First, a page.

Friday, June 05, 2009

Shopping Center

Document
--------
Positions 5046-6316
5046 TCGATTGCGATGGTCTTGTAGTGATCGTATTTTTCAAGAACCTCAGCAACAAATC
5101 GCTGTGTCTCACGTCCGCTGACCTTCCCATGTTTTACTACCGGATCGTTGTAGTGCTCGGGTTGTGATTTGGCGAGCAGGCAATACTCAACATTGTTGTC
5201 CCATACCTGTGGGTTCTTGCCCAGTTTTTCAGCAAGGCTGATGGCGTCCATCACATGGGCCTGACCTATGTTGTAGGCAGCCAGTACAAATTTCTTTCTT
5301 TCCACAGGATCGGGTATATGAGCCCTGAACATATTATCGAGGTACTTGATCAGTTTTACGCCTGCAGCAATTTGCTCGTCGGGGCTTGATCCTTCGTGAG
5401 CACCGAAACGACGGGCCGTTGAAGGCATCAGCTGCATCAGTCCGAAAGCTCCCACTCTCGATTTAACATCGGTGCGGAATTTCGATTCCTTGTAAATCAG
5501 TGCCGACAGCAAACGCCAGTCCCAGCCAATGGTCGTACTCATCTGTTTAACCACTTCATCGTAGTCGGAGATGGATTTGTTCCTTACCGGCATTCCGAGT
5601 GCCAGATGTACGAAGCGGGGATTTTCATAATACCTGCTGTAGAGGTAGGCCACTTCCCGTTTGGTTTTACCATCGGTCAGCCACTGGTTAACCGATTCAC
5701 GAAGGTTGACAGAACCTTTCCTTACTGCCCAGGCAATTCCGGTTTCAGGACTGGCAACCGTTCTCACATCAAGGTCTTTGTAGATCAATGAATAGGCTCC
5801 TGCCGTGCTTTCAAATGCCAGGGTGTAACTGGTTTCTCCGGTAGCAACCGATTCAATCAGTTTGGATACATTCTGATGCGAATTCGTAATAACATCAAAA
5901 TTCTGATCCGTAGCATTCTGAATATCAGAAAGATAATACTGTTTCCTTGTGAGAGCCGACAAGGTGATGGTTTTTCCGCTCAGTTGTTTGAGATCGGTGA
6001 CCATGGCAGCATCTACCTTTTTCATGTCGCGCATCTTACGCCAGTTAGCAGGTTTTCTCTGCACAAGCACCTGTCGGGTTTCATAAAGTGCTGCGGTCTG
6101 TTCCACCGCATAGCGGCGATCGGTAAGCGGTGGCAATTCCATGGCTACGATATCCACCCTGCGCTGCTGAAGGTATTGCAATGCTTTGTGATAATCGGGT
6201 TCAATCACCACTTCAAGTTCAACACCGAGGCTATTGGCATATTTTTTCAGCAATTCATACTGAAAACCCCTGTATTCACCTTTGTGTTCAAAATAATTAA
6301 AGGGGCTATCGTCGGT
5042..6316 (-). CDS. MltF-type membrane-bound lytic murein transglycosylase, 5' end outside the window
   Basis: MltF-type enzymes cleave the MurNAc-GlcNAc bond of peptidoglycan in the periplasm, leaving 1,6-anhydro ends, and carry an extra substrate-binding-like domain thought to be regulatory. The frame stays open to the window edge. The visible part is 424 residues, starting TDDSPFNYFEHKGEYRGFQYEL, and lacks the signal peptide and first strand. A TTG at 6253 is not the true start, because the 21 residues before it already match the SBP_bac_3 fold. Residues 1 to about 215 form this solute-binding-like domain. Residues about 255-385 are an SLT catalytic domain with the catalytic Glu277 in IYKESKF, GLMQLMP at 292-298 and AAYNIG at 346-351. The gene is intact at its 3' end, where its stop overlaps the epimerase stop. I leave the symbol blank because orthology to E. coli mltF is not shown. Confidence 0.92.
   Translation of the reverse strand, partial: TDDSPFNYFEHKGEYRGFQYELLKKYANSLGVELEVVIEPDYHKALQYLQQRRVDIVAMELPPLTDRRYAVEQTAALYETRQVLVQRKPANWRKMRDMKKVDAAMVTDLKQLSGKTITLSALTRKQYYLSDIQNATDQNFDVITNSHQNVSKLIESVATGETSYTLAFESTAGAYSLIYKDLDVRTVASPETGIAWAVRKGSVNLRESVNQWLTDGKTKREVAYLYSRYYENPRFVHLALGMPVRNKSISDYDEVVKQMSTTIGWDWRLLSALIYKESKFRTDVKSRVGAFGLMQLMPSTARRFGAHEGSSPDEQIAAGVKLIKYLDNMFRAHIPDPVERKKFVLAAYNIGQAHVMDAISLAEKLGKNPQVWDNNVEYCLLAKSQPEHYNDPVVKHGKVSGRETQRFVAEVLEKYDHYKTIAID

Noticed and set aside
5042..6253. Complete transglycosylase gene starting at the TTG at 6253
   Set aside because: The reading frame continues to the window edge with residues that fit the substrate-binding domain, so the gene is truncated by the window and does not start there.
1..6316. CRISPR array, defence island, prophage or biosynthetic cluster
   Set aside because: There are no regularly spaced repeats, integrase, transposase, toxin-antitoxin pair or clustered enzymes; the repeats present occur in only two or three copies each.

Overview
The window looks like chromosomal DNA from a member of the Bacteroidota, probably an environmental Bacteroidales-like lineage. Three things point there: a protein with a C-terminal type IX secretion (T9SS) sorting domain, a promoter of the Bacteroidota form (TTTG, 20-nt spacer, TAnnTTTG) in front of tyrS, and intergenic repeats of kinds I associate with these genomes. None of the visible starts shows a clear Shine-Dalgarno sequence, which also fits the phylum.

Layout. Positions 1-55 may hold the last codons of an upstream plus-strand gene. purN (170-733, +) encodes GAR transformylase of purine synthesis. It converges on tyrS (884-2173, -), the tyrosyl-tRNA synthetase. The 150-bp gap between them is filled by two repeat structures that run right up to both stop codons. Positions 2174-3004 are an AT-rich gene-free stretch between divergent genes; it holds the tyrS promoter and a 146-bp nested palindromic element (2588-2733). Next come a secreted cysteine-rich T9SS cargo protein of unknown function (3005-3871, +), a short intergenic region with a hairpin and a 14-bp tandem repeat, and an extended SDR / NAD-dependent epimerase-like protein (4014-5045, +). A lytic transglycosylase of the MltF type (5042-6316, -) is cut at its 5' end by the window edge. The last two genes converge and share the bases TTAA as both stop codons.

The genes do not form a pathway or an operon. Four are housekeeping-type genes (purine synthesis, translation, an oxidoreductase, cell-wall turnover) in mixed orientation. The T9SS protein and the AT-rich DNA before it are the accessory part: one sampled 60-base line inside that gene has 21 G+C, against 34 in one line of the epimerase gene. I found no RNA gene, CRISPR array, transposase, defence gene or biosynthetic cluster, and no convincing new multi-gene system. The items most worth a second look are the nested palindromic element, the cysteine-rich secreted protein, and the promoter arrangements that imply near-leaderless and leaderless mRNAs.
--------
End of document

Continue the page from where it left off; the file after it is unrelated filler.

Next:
The streets are populated with shiny cars in the bright rainbow colors of fruit flavored candy. They are red and bright yellow and dark blue. Some are black or silver or gold. All glisten in the sun like brand new toys. The streets are a velvety gray, smooth with clean crisp painted lines. They are new fairways not yet tainted with tire marks and oil slicks. Circling and winding from one tall stop light to the next, they snake their way around the clean shopping centers and chain restaurants. The whole place is clean and bright. The walls of the box stores are anonymous and painted in warm cream colors, the store names are written in brand appropriate fonts across the front of the building faces in blue or white or yellow. They are un-chipped, void of any stray marks. So new that weather hasn’t been able to take its toll and vandals are still rubbing their eyes in astonishment, licking their lips and rubbing their palms together in anticipation of the day when security diminishes, but those days are yet to come. For now security carts patrol the parking lots like mother hens looking over nests of eggs. The planter boxes are filled with neatly trimmed shrubbery. Little trees that look like toothpicks with gumdrops set upon their points stand as proud as tin soldiers in the cement boxes outside of the glass store fronts. Grass rolls out in a fine green carpet alongside the walkways that lead to the smoky colored glass doors of the box restaurants. Lanky irises yawn up out of little islands set in the parking lots accompanied by skinny little maples that dream of making shade some day. Meanwhile, the shiny cars nose up to them, resting in tidy rows reserved by clean white lines. The traffic lights hang over the intersections that join dining establishments to malls to movie theaters like gawky tall young ladies. Their three bright eyes blink green to yellow to red under their steel black bonnets, holding lines of eager cars at bay with their crimson blush. Pedestrians, mostly teens, flow through the clearly delineated crosswalks guided by the electronic chirp chirp and flashing blue symbol that barely resembles them with their styled hair and skinny jeans, hoop earrings and music T-shirts, skateboards and chunky hand bags tucked under their arms. They mill about in front of the cinema gazing up at the white marquee board with its bold black letters announcing titles, show times, and ratings. More people file in and out of the box stores and main mall entrances, chatting on cell phones or rattling keys, or both at once, carrying boxes and bags, pushing carts with whinny toddlers strapped into the front like the dragon masts of Viking ships. Satisfied diners pick at their teeth with toothpicks and jingle change in their slack pockets in front of the restaurants. They hurry back to their shiny metal hosts to rouse them from their restful slumber, like parents rousing babies in a nursery to claim them and take them home. Only these babies roar and speed along over the posted limit. They are directed along those clean new stretches of road by the gangly traffic lights that hope to imitate rainbows with their perfectly arched spines. These babies puff out little invisible clouds of exhaust, filling the causeway with their chemical breath. They bleat like lambs when they fear they will bump noses with one another, or if the one in line ahead of the others is being too timid or law abiding, they may all join in a chorus of bleated complaints. With no lanes for bicycles or scooters, these must make their way amid the metal monster babes at their own risk, like puppies hopping to avoid their tails getting crushed.

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